Love this. I feel like everyone should see a therapist on a regular basis. If I had the time or the money, I would definitely see one monthly. There is something about talking to someone who doesn’t know everything about you, who isn’t biased. Thanks for sharing!

    Like

    1. Mandi, thank you for the read and comment!

      Like

  2. Jane says:

    Thank-you. Thank-you so much for being open and vulnerable. But even more for choosing to heal. I stumbled onto your blog a few weeks ago and every time I read a post it inspires me to choose to heal, to own my shame and to keep going on my journey.
    My husband & I have not been able to have our own children and that has been a very dark journey for me. I am endeavoring to live fully the life I do have and make the best of every moment.

    Like

    1. Jane, thank you for reading and your kind words. I’m so glad you’ve found some light and some of, hopefully, yourself in my writing. I know all too well that dark journey, with work, love, light and a whole bunch of other stuff I probably haven’t even figured out myself yet, it does get better. Sending ever upward light and love, Justine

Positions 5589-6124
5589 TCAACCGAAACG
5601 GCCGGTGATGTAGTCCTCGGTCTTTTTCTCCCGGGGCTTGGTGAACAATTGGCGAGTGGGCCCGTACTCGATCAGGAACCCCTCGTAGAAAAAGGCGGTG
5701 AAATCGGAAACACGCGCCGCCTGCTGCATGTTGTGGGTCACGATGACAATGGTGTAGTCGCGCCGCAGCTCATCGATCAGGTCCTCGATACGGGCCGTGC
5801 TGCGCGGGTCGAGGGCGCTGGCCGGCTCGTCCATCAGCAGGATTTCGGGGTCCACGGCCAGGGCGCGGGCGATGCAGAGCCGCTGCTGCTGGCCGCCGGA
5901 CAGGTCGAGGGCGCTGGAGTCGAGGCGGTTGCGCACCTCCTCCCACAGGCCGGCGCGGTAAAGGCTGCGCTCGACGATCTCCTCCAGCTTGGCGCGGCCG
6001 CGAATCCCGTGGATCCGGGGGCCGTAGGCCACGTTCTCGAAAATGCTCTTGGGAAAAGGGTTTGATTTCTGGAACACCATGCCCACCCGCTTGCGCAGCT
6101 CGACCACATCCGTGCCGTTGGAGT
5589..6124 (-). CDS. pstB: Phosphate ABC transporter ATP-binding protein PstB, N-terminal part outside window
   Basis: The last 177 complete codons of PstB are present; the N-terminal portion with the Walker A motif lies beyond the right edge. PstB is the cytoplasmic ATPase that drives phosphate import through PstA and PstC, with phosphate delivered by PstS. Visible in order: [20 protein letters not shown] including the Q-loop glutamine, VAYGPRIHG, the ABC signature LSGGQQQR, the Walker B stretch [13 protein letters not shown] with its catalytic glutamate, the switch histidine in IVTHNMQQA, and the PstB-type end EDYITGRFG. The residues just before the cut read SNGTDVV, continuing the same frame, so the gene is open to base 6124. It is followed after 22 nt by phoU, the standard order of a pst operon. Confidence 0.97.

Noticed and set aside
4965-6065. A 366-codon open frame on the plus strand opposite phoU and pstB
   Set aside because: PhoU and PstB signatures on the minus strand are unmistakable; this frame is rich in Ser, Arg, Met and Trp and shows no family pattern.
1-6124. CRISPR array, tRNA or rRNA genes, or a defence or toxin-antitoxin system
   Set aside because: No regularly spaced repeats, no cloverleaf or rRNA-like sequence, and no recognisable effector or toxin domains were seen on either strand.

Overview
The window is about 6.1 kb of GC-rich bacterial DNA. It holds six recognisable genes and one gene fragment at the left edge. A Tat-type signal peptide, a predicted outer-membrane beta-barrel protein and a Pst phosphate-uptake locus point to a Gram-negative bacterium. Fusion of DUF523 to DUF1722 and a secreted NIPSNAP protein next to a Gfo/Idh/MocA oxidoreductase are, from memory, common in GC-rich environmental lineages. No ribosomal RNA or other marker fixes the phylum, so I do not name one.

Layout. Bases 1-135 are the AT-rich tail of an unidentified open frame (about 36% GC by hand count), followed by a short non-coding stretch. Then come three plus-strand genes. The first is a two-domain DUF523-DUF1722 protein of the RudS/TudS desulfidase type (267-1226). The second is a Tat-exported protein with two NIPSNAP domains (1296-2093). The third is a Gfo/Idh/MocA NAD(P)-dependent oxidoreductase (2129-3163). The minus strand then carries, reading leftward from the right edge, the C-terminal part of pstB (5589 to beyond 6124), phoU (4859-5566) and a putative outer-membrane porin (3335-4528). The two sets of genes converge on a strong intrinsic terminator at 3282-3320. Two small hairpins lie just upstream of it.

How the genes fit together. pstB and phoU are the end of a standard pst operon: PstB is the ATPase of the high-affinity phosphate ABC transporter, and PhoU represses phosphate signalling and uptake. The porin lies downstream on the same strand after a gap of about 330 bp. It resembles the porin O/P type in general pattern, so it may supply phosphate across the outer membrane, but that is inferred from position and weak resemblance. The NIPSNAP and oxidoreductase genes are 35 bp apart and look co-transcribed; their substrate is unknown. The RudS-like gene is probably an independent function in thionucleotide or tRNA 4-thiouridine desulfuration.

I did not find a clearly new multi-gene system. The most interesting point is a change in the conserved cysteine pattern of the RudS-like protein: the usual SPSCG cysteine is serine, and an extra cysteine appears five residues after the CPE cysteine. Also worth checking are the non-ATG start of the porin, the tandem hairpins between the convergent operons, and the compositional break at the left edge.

Like

  3. Hi Justine, I’m so glad you are going your own way. As someone in recovery, I can vouch for the power of identification. It may be the most healing and freeing element of recovery, actually. Those simple words, “me too” can unlock layers of shame like no other. Your clients are lucky to have you!

    Like

    1. Thank you so much for your read, comment and your own me too!

      Like

  4. ellynhopes says:

    Therapist need therapy too! Old reference people are like diamonds! What makes a diamond real is it’s flaws! A perfect diamond shape without flaws is glass. Diamonds are real!

    Like

    1. So true! Thank you so much for this reminder!! Justine

      Like

  5. I absolutely loved everything about this post. I am new to the mental health field and work as a Child and Adolescent Therapist; recently I’ve realized that the coping skills I talk to teenagers about are just as much for me as it is for them! Looking forward to learning more about your journey. I hope you won’t always have empty arms.

    Like

    1. Thank you so much for the read and comment. The more I am in the field the more I realize that people are truly helped through the connection and compassion which I can only share if I do this work myself and also own up to it too. Welcome to this amazing field, it is amazing! Thanks again for stopping by! Justine

      Like